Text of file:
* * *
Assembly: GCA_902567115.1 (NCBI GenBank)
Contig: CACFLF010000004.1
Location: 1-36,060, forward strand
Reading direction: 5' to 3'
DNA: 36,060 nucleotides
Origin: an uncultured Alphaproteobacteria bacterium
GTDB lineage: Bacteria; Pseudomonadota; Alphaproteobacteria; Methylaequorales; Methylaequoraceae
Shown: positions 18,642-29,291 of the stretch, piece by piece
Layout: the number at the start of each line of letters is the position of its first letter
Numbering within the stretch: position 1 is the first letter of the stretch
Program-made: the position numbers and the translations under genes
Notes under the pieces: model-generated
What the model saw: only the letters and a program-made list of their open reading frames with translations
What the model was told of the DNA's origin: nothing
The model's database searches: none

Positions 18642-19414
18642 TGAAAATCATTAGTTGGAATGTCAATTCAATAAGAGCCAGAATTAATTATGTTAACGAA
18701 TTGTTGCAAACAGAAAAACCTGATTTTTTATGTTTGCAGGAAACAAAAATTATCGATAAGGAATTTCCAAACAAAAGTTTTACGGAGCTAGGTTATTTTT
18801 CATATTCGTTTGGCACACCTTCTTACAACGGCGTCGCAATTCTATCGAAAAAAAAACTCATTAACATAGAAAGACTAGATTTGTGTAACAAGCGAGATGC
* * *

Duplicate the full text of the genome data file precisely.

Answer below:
Assembly: GCA_902567115.1 (NCBI GenBank)
Contig: CACFLF010000004.1
Location: 1-36,060, forward strand
Reading direction: 5' to 3'
DNA: 36,060 nucleotides
Origin: an uncultured Alphaproteobacteria bacterium
GTDB lineage: Bacteria; Pseudomonadota; Alphaproteobacteria; Methylaequorales; Methylaequoraceae
Shown: positions 18,642-29,291 of the stretch, piece by piece
Layout: the number at the start of each line of letters is the position of its first letter
Numbering within the stretch: position 1 is the first letter of the stretch
Program-made: the position numbers and the translations under genes
Notes under the pieces: model-generated
What the model saw: only the letters and a program-made list of their open reading frames with translations
What the model was told of the DNA's origin: nothing
The model's database searches: none

Positions 18642-19414
18642 TGAAAATCATTAGTTGGAATGTCAATTCAATAAGAGCCAGAATTAATTATGTTAACGAA
18701 TTGTTGCAAACAGAAAAACCTGATTTTTTATGTTTGCAGGAAACAAAAATTATCGATAAGGAATTTCCAAACAAAAGTTTTACGGAGCTAGGTTATTTTT
18801 CATATTCGTTTGGCACACCTTCTTACAACGGCGTCGCAATTCTATCGAAAAAAAAACTCATTAACATAGAAAGACTAGATTTGTGTAACAAGCGAGATGC